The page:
August 25 - Bradley Sings the Blues
Los Angeles Dodgers center fielder Milton Bradley went public yesterday with his views that his
teammate, 2B Jeff Kent, doesn't know how to deal with the black players he shares dugouts with.
And though too many talking heads and blogsters are ready to string up
only Bradley, because of his rep as a troublemaker, I think Bradley prob'ly
has the better point in this exchange.
The clubhouse rhubarb started when Kent hit a double versus the
Marlins on Saturday in Miami -- and Kent expected Bradley to score from
first on the hit. Once both returned to the dugout, and the Dodgers had
take the lead for the win, Kent confronted Bradley about the perceived
lack of hustle. The two exchanged words, with Kent repeatedly calling
Bradley an "idiot." Though their dispute didn't come to blows the way Kent tussled with Barry Bonds in
2002 in the Giants dugout when the two were teammates, the confrontation left Bradley sufficiently
shaken that he took it up with Dodgers manager Jim Tracy in a closed-door meeting after the game.
The basic disagreement now seems to be this: While Bradley sees his encounter with Kent as
evidence of the second baseman's usual hostility and presumption toward black players, Kent sees
his stand as one of leadership.
Which was it?
First, Jeff Kent is no leader, and never has been. He's belonged to six teams in his 13 seasons in the
Bigs, and has a rep for being prickly. Kent was kicked off his high school team for confronting his
coach, and ended up butting head! s with the coaching staff at Cal, too. He's made it his habit to get to
games on the late side, then hide in a corner locker with his headphones on, reading a magazine,
without interacting with his 'mates. When he finally sees fit to "lead" a teammate, prob'ly the most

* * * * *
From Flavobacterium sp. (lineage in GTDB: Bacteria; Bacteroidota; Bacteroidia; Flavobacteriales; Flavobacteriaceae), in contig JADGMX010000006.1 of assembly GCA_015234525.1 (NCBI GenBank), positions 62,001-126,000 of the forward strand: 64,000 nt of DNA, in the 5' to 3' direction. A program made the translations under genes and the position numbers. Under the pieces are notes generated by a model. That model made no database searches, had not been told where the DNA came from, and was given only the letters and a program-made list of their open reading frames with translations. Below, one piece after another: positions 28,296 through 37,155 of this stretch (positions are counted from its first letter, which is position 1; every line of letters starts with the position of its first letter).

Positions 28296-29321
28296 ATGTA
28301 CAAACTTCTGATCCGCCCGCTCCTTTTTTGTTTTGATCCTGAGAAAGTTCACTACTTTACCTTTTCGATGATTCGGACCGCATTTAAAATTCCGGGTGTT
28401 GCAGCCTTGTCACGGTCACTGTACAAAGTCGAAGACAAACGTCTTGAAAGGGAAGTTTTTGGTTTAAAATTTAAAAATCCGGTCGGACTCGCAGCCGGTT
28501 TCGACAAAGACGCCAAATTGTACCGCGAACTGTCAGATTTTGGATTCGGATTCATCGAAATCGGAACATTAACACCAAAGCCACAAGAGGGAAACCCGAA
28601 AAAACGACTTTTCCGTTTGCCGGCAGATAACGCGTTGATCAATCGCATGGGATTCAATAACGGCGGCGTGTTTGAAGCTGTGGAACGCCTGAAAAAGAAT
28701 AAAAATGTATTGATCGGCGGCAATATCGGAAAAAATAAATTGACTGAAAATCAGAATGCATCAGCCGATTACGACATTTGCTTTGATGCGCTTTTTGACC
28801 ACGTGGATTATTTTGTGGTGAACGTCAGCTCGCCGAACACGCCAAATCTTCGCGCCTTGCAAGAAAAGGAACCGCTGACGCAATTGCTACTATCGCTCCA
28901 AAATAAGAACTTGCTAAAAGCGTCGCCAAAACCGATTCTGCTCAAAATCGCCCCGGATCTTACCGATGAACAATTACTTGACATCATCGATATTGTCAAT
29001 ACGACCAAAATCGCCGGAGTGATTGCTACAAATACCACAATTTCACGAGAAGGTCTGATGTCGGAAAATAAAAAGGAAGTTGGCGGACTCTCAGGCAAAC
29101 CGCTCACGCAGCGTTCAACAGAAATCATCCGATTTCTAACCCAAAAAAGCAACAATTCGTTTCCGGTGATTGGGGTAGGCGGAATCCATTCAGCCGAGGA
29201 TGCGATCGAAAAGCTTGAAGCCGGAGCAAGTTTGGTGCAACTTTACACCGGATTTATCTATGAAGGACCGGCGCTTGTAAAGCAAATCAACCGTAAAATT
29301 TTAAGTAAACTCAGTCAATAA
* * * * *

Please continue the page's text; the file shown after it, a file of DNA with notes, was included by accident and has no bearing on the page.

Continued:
persuasive thing to do wouldn't be to call him an idiot.
Also, it's important to point out that Milton Bradley was the only black player for the Dodgers, which he
says he feels acutely. (Tracy recalled RHP Edwin Jackson, who is also black, back to the big leagues
on Aug. 23, making Jackson the second African-American on the field for L.A. -- well, at least every six
days or so.) Bradley mentioned the racially tinged locker room jokes that he usually doesn't take too
seriously, but clearly such banter has been bo! thering him. He told the press that some of the things
Kent has said "may be funny to him (Kent) and maybe Jeff Foxworthy," but Bradley wasn't so amused.
Who would be, as the only African-American playing on a primarily white and Latino club and with Jeff
Kent, who allegedly indulges more than is prudent in such joshing? (Alert Dodger fan Rob at 6-4-2
points out that Kent has a rep for this sort of thing; OutSports provides details.)
Third, though Kent defends himself from charges of racial insensitivity by pulling out his Berkeley
creds, the fact is that Kent has always portrayed himself as something of a redneck ball player from
the old school. This pose, his on-field accomplishments, and his willingness to talk to the media
have put him in good with sportswriters -- which means he has never felt the heat of their displeasure
the way those players have who've butted heads with him. Salon.com's Joan Walsh eloquently said
as much and more in a 2002 column entitled "If Jeff Kent were Black." (You'll have to endure a Salon
ad, but it's worth it.) Although Kent has long been known as an insensitive jerk and a major-league
butt head, he still gets the kid-glove treatment from the sporting press. Even now, media types are
suggesting Bradley has "played the race card," and that race is likely not a factor in his and Kent's
Though Bradley hasn't detailed specific incidents of Kent or anyone else engaging in off-color locker
room jabber, and prob'ly won't, we all know it goes on. I recall working in the newsroom at ESPN, a
fairly integrated workplace, and hearing some of the white guys greet a black colleague by saying,